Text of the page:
Asus P7F-M

As I was migrating or build another workstation or battlestation, I opted to build the machine based on Intel Xeon X3430 and LGA 1156 socket instead of trending AMD's Ryzen. Yes, it was an odd choice due to the sentimental feeling I have for old Xeon processor, especially the X series. And it's good to bought used anyway and I don't want to waste my existing ECC RAM. If you're looking to build a system through used parts, the X58 LGA 1366 would be a better choice as it's still quite relevant and supported.

Getting the motherboard is not easy as LGA 1156 socket is a deprecated old architecture. Furthermore, getting one that support ECC RAM and micro-ATX form factor is even more harder. Luckily I managed to found Asus P7F-M and Xeon X3430 CPU through Tao Bao with a reasonable prices. The former costs around MYR 150+ and the later, around MYR 40+.

One key lesson I've learned when build a PC is that you really need to read the damn manual. I've spent several nights for the past week trying to figure out what went wrong when the machine cannot POST (power-on self-test). And the root cause is simply I don't RTFM and wasting time plugging and unplugging each hardware components from the motherboard. More on this later.

Unknown to me, the cheapest heatsink fan I've bought have the 3-pin power source instead of regular 4-pin. Initially I thought it will not work but luckily, the motherboard support switching the CPU fan from default 4-pin to 3-pin. The diagram below illustrated how to switching the CPU fan selection. It has been so long since I last need to change the jumper of a motherboard. Interesting time indeed.

Next, which is the part I struggled to boot up the machine, I didn't realize that desktop and server motherboard behaved differently. A server motherboard will immediately POST up once power supply have been turned. Not so with desktop motherboard, you will need to "jump start" (like pressing the power button if installed to a casing) it manually. Turned out it's quite easy, you will need to take a screw driver and touch both the POWERBTN# and GND pin at the same time. In the diagram below, it's located at the System Panel 20-pin connector, second row, pin number 5 and 6 from the left.

Upon realizing this, I was sitting at my computer and starring mindlessly at the motherboard. I was troubleshooting it for days and it just dawned to me that everything was working fine. I just need to power up the system from the motherboard.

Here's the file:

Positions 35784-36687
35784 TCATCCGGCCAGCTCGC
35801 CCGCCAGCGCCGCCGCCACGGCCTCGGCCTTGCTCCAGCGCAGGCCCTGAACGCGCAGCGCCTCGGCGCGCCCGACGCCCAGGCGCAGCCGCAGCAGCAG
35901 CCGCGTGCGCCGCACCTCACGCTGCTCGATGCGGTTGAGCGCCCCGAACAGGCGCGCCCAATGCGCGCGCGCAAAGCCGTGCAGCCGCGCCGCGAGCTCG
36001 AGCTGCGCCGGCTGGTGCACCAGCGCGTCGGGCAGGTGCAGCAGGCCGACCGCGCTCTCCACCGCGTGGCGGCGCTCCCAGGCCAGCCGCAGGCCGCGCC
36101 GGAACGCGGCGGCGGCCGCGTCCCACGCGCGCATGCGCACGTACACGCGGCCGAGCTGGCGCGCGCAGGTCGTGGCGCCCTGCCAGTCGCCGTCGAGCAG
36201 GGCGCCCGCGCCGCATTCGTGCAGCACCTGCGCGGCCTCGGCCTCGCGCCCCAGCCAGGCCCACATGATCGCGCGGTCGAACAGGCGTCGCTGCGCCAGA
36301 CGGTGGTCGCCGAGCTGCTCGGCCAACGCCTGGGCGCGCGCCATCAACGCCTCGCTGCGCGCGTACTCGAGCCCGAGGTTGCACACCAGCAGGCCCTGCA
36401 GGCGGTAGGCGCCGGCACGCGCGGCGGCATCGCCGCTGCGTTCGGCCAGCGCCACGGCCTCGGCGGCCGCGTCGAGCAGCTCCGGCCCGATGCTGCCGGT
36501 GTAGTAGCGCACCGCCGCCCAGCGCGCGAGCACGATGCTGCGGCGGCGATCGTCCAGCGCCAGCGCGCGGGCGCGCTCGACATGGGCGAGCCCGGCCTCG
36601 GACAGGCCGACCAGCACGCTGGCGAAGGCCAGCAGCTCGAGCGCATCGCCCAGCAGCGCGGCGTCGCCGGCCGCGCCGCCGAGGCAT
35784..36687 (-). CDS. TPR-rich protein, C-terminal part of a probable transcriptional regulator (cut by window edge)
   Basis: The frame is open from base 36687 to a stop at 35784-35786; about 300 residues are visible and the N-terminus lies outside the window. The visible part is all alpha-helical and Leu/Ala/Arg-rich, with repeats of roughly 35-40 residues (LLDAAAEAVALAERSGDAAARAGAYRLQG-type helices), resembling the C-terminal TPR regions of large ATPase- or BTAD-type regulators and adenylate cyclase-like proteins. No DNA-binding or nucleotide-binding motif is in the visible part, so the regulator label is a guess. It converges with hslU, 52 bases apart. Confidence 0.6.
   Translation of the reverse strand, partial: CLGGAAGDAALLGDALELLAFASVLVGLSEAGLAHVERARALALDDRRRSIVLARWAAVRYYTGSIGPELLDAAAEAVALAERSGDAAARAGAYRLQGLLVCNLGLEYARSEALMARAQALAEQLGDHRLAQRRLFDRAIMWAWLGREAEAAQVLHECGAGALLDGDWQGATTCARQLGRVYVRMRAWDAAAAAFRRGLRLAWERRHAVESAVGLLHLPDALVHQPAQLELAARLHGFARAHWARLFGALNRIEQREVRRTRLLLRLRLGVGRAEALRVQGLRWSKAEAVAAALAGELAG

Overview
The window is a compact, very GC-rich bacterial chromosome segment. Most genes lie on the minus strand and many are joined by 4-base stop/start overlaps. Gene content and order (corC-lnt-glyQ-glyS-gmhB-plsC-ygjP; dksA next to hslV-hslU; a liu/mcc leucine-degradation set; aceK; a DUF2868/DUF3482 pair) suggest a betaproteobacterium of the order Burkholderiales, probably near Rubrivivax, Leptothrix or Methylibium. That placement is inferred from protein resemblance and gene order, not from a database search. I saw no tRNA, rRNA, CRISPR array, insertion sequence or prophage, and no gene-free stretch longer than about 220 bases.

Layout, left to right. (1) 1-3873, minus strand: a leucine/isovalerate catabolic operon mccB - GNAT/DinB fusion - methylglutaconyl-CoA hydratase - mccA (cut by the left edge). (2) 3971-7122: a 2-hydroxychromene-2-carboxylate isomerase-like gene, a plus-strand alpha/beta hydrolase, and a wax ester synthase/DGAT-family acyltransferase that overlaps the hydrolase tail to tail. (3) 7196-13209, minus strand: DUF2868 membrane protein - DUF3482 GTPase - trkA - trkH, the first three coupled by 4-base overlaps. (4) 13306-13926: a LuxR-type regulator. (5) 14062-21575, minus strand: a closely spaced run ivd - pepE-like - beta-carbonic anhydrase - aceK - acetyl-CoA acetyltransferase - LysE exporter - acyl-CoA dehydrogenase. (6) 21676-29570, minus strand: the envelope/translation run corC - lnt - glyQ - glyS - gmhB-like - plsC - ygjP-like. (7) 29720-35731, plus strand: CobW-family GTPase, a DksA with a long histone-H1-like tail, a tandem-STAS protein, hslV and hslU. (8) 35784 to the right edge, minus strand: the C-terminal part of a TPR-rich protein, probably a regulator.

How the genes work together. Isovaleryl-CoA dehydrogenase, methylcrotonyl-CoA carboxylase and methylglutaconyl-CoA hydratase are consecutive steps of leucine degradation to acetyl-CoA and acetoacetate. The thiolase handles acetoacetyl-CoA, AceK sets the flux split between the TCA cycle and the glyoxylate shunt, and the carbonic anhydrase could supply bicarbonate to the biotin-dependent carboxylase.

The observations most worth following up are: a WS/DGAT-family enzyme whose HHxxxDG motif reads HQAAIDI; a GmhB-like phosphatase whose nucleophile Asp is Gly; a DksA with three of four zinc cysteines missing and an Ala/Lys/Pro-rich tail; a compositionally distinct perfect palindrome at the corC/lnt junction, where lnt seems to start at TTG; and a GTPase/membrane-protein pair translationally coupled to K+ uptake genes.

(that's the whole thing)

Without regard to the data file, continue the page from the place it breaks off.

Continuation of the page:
Next, the default onboard VGA controller. Since I've existing graphic card which support multiple monitors, best to disable the VGA controller. The VGA controller was way better than my HP Proliant's VGA controller running Aspeed AST2050 8MB of RAM. Even without installing the external graphic card, the usage was snappy enough in Fedora 26.

Upon completion on setting up the system as well as the Operating System, checking through the temperatures, everything seems to be within acceptable ranges.
$ sensors
Adapter: PCI adapter
temp1:        +60.5°C  (crit = +120.0°C, hyst = +90.0°C)

Adapter: ISA adapter
Core 0:       +47.0°C  (high = +83.0°C, crit = +99.0°C)
Core 1:       +41.0°C  (high = +83.0°C, crit = +99.0°C)
Core 2:       +46.0°C  (high = +83.0°C, crit = +99.0°C)
Core 3:       +44.0°C  (high = +83.0°C, crit = +99.0°C)

Is this motherboard better? Indeed, it felt way faster compare to my old HP Proliant's motherboard. However, there are certain underutilized features, for examples, the RAID and extra dual LAN ports. Furthermore, I believe two memory slots were broken (can't complain much since it's bought used) and I ended up with only 16G of ECC RAM. Suffice to say, should be good enough for my daily usage since my old workstation's motherboard have been partially broken and kept restarting somehow. My hope that this motherboard is good enough to give me maximum three more years of continuous abuse.

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